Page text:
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The Clergyman's Hand-book of Law   By:

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The Clergyman's Hand book of Law

The Law of Church and Grave


Charles M. Scanlan, LL.B.

Author of "Scanlan's Rules of Order," "Law of Fraternities," "Law of Hotels," etc.

New York, Cincinnati, Chicago

Benziger Brothers



Imprimatur Preface Chapter I. Introduction Chapter II. What Is A Church? Chapter III. Constitutional Law Chapter IV. Statutory Law Chapter V. Unincorporated Church Societies Chapter VI. Incorporated Religious Societies Chapter VII. Superior Authority Chapter VIII. Inferior Authority Chapter IX. Membership Chapter X. Heresy And Secession Chapter XI. Excommunication Chapter XII. Elections Chapter XIII. Officers Chapter XIV. Meetings Chapter XV. Church Records Chapter XVI. Church Tribunals Chapter XVII. State Courts Chapter XVIII. Evidence Chapter XIX. Contracts Chapter XX. Pews Chapter XXI. Property Chapter XXII. Religious Services Chapter XXIII. Bequests, Devises, And Gifts Chapter XXIV. Taxation Chapter XXV. Eleemosynary Institutions Chapter XXVI. Schools Chapter XXVII. Parent And Child Chapter XXVIII. Husband And Wife Chapter XXIX. Indians Chapter XXX. Juvenile Courts Chapter XXXI. Libel And Slander Chapter XXXII. Crimes Chapter XXXIII. Cemeteries Chapter XXXIV. Miscellaneous Index Footnotes


Nihil Obstat.


Censor Librorum .


John M. Farley,

[cross] Archbishop of New York .

NEW YORK, January 15, 1909.



The three learned professions, medicine, law, and theology, overlap; and a man who does not know something of the other two can not be prominent in his own. Laws relating to Church matters are scattered through such a vast array of law books that it would be a burden for a clergyman to purchase them, and without special training he would not know where to look for the law. Therefore a law compendium covering those subjects relating to Church matters must be of great value to a clergyman.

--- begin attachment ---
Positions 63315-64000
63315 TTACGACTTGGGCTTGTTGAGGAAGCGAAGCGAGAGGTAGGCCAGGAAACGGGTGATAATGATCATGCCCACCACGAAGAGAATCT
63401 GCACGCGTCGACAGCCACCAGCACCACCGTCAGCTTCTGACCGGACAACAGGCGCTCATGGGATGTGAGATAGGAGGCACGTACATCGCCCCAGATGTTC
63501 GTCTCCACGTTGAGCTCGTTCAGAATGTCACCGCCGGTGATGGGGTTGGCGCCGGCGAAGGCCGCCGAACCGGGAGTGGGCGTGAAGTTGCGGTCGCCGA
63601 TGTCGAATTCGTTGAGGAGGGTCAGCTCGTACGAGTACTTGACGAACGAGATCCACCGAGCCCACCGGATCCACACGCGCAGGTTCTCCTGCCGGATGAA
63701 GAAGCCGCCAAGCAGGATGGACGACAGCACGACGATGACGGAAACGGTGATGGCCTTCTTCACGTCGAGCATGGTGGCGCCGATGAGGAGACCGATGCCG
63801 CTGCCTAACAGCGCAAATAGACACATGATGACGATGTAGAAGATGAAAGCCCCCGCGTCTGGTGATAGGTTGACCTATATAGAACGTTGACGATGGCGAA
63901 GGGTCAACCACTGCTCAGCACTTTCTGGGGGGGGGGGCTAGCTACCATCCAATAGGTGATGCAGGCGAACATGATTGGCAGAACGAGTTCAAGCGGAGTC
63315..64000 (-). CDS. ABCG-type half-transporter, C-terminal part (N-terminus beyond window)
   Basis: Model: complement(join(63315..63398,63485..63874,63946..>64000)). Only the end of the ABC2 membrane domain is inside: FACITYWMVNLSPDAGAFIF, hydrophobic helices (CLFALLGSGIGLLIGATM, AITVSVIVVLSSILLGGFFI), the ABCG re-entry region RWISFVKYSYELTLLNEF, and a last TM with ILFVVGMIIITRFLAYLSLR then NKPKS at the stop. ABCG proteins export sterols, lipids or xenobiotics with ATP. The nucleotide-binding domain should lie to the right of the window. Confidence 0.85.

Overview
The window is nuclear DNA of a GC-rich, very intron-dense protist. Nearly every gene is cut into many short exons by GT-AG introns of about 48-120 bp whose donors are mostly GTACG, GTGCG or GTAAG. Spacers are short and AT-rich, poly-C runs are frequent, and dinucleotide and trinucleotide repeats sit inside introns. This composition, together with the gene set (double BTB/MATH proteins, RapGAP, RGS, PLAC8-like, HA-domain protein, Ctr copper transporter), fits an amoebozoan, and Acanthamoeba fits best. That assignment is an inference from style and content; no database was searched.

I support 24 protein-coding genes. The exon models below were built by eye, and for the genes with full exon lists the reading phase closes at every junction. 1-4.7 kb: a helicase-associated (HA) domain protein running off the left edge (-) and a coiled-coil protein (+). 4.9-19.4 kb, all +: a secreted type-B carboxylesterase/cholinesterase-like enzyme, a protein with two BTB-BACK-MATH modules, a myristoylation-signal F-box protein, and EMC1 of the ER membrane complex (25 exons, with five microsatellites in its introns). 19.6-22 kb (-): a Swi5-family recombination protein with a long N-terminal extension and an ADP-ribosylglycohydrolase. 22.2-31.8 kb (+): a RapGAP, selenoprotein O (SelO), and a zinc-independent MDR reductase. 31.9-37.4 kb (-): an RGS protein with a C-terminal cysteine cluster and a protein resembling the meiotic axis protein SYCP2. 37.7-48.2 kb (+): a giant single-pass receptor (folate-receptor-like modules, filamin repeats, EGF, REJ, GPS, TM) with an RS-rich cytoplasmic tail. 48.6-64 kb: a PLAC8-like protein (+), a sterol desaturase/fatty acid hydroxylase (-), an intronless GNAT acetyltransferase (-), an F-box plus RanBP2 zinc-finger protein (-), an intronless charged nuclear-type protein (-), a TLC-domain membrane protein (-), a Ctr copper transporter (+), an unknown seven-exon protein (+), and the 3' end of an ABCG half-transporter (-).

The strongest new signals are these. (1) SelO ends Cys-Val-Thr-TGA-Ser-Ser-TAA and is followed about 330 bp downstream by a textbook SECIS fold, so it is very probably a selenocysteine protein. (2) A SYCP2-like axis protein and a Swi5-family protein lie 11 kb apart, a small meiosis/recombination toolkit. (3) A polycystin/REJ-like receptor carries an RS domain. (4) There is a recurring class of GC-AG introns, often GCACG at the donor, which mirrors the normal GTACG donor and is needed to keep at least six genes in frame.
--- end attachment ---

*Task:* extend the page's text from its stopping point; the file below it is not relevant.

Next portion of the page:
There is another view of this subject. When she was mistress of the world the laws of the Roman Empire were for the Roman citizens, particularly the patricians; the canon law was the law of the Christian people of conquered countries and the Christian plebeians of Rome. In the United States we have the same common law for the President and the hod carrier, for the multimillionaire and the penniless orphan, for the clergy and the laity. Consequently, in this practical age a knowledge of the law of the country with which the clergy come constantly in contact is expedient, if not necessary.

The poet says:

"What constitutes a state?... Men, who their duties know, But know their rights, and knowing, dare maintain."

To insure harmony and good order, every Church should obey the laws of the country; but if any law should impose upon the rights of the Church in any way, the ruling authorities, the cardinal and bishops, if the wrong is national, should unite in a petition to the United States Congress, clearly stating the grievance and asking for its redress.(1) If the grievance should be within a State, the bishop or bishops of the State should present the matter to the Legislature of the State. If the President or the Governor has authority to remedy the matter, go direct to him. Such was the practice of the wisest of the Popes.(2) The author never knew of an instance in which a clergyman having a real grievance failed in obtaining a full and fair hearing from the powers that be, from the President downward. This method seems to be more in harmony with the relations of Church and State in a free government, and more intelligent than to have a convention of working men, who have little time to make a study of Church matters, pass resolutions, the passing of which generally ends the action of a convention... Continue reading book >>

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